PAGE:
By Blogger Sunil, at 11:42 AM  

  • The problem is less one specific religion or religion in general than inflexible fundementalist interpretations of religion.

    Belief in something larger than yourself is an essential social value that unfortunately has dwindled in increasingly secular societies.

    Some morph into extreme utilitarian pragmatists as you suggest; others wallow in complete nihilism and self-absorption, which is worse.

    And some (like myself) attempt to create a personal balanced spiritual framework from various sources, including the main faiths.

    It's an interesting quest, but it's hard work, and many cannot or do not wish to engage the task.

    Fair enough, but I'd rather them subscribe to some reasonable pre-packaged faith than abandon all ethics, morality, faith, or sense of place and purpose in a larger universe.

    Fundamentalism preys on those who have given up all faith and found that solution equally lacking. They search for clarity and answers, and fundamentalists provide just that. Born-again believers don't care whether these answers are fundamentally wrong (God is and never will be so simple) or that they're being taken in by salesmen of spiritual snake oil - the clarity fills a void, as you note, and that's better than nothing, at least initially.

    Of course, in the long term, it leads to complete lunacy. Anti-abortionists bombing abortion clinics, Jewish extremists killing men of peace like Yitzhak Rabin, wayward Muslim teenagers from Leeds - they're all the same people, and should be treated accordingly.

    Hopefully what emerges out of this is strong distrust of overzealous fundamentalism from all faiths.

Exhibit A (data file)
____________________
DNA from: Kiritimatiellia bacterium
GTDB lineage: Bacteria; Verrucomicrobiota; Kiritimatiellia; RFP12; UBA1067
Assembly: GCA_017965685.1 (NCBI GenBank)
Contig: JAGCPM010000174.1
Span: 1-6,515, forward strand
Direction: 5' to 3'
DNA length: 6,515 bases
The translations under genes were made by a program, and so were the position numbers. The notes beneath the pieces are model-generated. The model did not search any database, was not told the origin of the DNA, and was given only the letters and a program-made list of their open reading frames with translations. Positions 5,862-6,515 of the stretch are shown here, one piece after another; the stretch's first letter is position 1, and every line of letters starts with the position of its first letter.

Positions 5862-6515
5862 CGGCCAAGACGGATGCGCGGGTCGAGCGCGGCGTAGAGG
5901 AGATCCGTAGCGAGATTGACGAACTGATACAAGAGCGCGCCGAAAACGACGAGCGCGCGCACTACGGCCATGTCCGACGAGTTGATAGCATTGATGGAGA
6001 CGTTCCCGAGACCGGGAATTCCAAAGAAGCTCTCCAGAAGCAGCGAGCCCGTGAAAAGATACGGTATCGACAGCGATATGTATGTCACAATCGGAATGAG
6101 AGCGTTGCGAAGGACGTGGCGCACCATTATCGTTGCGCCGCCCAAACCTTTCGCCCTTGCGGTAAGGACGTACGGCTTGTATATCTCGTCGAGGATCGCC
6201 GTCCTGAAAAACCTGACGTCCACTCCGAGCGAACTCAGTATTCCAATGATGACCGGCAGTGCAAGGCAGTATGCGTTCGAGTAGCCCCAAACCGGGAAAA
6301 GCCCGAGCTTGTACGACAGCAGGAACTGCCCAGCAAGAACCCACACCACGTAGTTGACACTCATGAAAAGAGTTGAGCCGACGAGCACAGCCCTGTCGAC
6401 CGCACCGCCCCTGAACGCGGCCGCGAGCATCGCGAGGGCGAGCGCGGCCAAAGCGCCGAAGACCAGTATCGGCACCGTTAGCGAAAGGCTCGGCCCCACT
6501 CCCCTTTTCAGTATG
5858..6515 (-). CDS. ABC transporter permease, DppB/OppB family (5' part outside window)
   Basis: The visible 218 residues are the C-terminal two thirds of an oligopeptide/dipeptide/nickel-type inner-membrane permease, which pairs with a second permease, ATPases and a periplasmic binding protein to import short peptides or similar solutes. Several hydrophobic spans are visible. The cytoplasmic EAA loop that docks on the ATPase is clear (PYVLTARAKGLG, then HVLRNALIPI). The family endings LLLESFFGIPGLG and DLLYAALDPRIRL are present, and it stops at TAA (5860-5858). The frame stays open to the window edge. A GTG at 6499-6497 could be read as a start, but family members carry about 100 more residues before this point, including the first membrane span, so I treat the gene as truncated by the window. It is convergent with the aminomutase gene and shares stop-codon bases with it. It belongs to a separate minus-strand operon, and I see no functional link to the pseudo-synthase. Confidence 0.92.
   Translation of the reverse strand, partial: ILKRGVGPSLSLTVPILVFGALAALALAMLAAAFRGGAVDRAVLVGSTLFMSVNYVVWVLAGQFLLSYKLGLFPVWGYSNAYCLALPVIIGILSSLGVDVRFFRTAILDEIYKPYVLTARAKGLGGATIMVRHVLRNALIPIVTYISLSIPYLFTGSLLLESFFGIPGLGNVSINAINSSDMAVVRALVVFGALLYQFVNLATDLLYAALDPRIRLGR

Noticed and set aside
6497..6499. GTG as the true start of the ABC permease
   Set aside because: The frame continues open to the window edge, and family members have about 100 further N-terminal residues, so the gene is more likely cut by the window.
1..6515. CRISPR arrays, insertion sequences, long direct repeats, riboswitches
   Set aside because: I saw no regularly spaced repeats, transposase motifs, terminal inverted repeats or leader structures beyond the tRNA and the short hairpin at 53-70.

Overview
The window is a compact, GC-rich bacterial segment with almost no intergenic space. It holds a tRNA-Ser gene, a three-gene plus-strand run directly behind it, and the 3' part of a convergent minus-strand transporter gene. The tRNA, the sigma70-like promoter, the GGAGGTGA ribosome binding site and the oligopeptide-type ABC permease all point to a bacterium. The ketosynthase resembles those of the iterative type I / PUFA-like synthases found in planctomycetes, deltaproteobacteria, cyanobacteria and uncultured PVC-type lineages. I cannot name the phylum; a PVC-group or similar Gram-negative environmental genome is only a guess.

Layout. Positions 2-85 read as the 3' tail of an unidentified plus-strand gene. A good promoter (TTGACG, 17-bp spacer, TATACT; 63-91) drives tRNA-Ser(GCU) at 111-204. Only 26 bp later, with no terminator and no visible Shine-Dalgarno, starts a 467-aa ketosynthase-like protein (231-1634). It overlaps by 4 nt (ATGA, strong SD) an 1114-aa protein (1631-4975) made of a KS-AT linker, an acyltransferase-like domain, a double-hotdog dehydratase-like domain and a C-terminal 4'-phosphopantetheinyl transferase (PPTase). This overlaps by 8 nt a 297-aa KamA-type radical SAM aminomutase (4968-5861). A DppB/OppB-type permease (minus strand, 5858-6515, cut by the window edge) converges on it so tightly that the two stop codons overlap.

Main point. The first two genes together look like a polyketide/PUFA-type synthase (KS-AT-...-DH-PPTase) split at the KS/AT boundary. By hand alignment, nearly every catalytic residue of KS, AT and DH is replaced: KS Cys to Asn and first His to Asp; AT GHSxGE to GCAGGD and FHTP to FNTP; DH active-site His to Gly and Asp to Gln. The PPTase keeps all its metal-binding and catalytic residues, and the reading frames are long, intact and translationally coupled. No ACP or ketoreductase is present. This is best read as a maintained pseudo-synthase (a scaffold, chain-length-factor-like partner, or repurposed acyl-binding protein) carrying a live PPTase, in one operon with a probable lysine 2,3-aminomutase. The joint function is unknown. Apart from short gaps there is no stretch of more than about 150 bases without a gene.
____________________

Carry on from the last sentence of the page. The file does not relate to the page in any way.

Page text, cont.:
This means ensuring that moderate Muslims marginalize and report nutjobs in their own mosques, but it also means firmly telling the Christian right to cease and desist with their thinly veiled pleas for the next Crusade.

    If we fight fire with fire here, a lot more is destined to burn.

    By Anonymous Michael Jones, at 1:08 PM  

  • There are religions that are atheists, i.e. there is no god in those religions. An example is Buddhism.

    I think religion consists of these parts: theism (including atheism), community of like minded people, code of ethics and customs, and mythology.

    These are obviously inter-related but are indeed separate things! For example, I do not belive in God but like to get involved in Hindu community and follow some of the traditions and customs and love Hindu mythology! I suspect majority people are like me. And many of these majority also belive in God in a more personal way. These people are harmless.

    The trouble is with those people who take their beliefs too seriously and start imposing their convictions (about ethics and about god) on others! These are in minority and they only understand violence.

    By Blogger Ashish Hanwadikar, at 1:52 PM  

  • Dont you think you have taken your joke a little too far by calling Islam an anti-social religion?

    By Blogger Kesava Mallela, at 2:33 PM  

  • Hi Kesava:
    No! I never meant to say anything of the sort. It was merely a rhetorical statement: I was merely pointing out that religion could become anti-social, if religious leaders make it so. This is not unique to Islam but many people are assuming that the problems with terrorism are really unique to Islam and I don't believe they are.

    I doubt I was able to really drive home my point. But I was trying to wonder how we could know that our religion has a net positive value added. I would like think that people's faith helps them achieve goodness and peace of mind and many other positives. But how do we know it is doing these things or is it turning us into madmen of varying sorts (not necessarily criminal madmen, just irrational and mildly self destructive)?

    This is the question I was pondering and I used Hussein as an example. He went insane, obviously. What happened? Is this a problem largely linked to his religion or all religions.